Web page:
The story so far
Milwall are currently sitting in 19th place after a rather tepid start to the season. The London side have struggled from the off, losing on the opening day 1-0 to Nottingham Forest, and the Lions did not win until the final game of August where they hammered Norwich 4-0.
September looked to be another poor month as they lost 1-0 away to Wolverhampton. That defeat, however, was followed by a four game unbeaten run in which Millwall won two and drew two - including an impressive 1-0 home victory over high-flying Leeds United at the Den.
Neil Harris and his team picked up four points in October, their only win coming at home to lowly Birmingham City. Away from home the Lions have been desperately poor, and are yet to taste victory picking up just five away points thus far.
Last time out
Millwall welcomed Nigel Clough and Burton to The Den, where the hosts would surely have fancied themselves to win against a team that have really struggled this season - particularly defensively.
The Lions went down to 10 men on 58 minutes after dominating proceedings, but Marvin Sordell scored the visitors only shot of the day to give the away side a precious three points - a result that helped Sunderland to drop down to the bottom of the division. Millwall were fairly dominant - outshooting their visitors, controlling possession, having more corners and more clear cut chances. A lack of cutting edge cost the hosts; this was summed up by Lee Gregory hitting the post in the final moment of the game.
Former Wolverhampton Wanderers player George Saville is likely to be the man to cause Sunderland problems on Saturday. Saville is a box-box midfielder, with an eye for the net - demonstrated by his four goals scored already this season in a struggling Millwall side.
Jed Wallace will miss this weekend's game after his red card appeal was rejected by the FA. Shaun Williams is still a long-term absentee, and he is not expected back until Christmas. Apart from those two, Millwall look to have a full squad of players heading into the weekend’s game.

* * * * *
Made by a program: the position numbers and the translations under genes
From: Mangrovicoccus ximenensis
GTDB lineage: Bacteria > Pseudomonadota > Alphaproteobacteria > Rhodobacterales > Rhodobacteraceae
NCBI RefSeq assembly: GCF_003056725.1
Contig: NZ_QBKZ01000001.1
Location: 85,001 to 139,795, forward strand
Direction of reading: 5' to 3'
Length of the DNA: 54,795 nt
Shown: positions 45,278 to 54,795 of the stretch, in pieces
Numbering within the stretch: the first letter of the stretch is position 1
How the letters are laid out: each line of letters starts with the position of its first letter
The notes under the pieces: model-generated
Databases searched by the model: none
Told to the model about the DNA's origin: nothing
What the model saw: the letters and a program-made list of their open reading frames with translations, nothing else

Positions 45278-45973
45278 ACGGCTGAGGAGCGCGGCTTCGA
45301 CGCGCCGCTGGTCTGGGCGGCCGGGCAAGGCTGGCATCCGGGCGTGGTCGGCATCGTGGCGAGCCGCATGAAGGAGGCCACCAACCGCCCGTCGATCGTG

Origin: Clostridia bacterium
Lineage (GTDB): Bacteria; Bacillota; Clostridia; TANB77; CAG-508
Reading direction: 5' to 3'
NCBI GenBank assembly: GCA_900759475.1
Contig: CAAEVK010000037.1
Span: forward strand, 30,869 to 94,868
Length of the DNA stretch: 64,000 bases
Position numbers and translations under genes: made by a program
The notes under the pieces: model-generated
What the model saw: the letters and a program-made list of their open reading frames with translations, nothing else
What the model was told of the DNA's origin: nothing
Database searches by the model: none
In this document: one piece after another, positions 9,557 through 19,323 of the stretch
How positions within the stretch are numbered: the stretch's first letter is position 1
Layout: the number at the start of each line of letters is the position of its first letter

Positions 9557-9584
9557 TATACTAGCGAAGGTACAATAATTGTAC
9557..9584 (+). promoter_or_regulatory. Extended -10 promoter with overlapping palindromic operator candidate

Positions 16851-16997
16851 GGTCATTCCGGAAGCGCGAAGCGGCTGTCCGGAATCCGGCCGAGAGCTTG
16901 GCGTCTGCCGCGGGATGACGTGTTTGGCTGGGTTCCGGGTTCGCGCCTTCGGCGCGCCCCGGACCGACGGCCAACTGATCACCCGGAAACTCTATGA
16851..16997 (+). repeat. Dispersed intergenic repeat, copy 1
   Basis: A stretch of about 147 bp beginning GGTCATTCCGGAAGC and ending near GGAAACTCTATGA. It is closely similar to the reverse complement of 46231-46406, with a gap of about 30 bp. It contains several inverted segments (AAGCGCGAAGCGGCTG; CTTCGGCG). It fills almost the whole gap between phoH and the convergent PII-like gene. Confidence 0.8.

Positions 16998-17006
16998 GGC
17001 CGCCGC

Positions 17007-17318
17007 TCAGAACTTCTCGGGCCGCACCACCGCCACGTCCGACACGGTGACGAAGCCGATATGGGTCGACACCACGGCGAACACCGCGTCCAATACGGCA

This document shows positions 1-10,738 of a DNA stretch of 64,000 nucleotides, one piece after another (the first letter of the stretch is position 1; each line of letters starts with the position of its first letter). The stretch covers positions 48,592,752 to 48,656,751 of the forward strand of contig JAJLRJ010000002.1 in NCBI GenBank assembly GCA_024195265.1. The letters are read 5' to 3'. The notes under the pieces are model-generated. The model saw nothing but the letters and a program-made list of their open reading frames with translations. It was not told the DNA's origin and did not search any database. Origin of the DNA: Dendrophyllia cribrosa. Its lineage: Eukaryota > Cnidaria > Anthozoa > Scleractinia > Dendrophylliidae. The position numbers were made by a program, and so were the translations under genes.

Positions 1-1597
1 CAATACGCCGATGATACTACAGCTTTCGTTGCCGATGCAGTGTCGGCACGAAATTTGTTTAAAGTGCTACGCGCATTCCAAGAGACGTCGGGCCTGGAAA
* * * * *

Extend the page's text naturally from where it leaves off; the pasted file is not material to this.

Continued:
Neil Harris is a playing legend at Millwall and he is already starting to form a managerial legacy at the club he so clearly loves. Harris is the record goalscorer for Millwall - 138 goals in all competitions - and he played over 400 games for the Lions over two spells.
Harris first took the Millwall job as a caretaker in 2013 before being replaced by Ian Holloway. Harris then took over from the mess that Holloway left in 2015. The season had been a shambles, and despite a spirited comeback late in the campaign, Millwall were relegated to League One.
Just 24 hours after relegation was confirmed, Harris was unveiled as the new Millwall boss. His first season was a largely successful one that saw the Lions miss promotion virtue of a playoff semi-final defeat to Bradford City. However, Millwall were determined last season to prove they were good enough to be in the Championship and Harris guided his side into the playoffs again, and this time there was to be no heartbreak.
Millwall defeated Bradford City, the side who beaten them in the semi-finals a year earlier, by a score of 1-0 confirming that they would be back in the Championship.
Harris also guided Millwall to a FA Cup quarter final last season, where they defeated three Premier League sides: Watford, Bournemouth and Leicester before eventually losing 6-0 to Spurs.
Tim Robinson will referee Sunderland for the second time this season and hopefully we get a better result than in his first outing. Robinson was the whistler for our diabolical 5-2 away defeat at Ipswich Town, which was probably the night in which our former gaffer Simon Grayson lost the dressing room and fans.
Robinson will also be refereeing Millwall for a second time this season, as he saw them win 1-0 at home to Leeds in September.
Watch out for a red card this weekend - Robinson has handed out eight already this season in just 19 games!
It seems that this week’s opponents will be another team who will look to overpower us in the physical battles, score a goal from a corner and then defend for their lives. Therefore, it’s imperative that the Lads bring the ball down and play some football.
That being said, Millwall are actually more than just a physical presence. They create chances, but generally don’t put them away. The visitors on Saturday will probably sacrifice the ball quite a bit, but they will be dangerous on the counter attack and will likely to try to exploit our weak aerial abilities with crosses into the box. Sunderland can not afford to concede cheap corners - we can’t defend them and Millwall are pretty good from them.
So what to expect this weekend then? Probably a game similar to Bristol City’s visit to the Stadium of Light last month where the visitors just wanted it more than us. Hopefully we can finally be a bit more water-tight, but I am not holding my breath.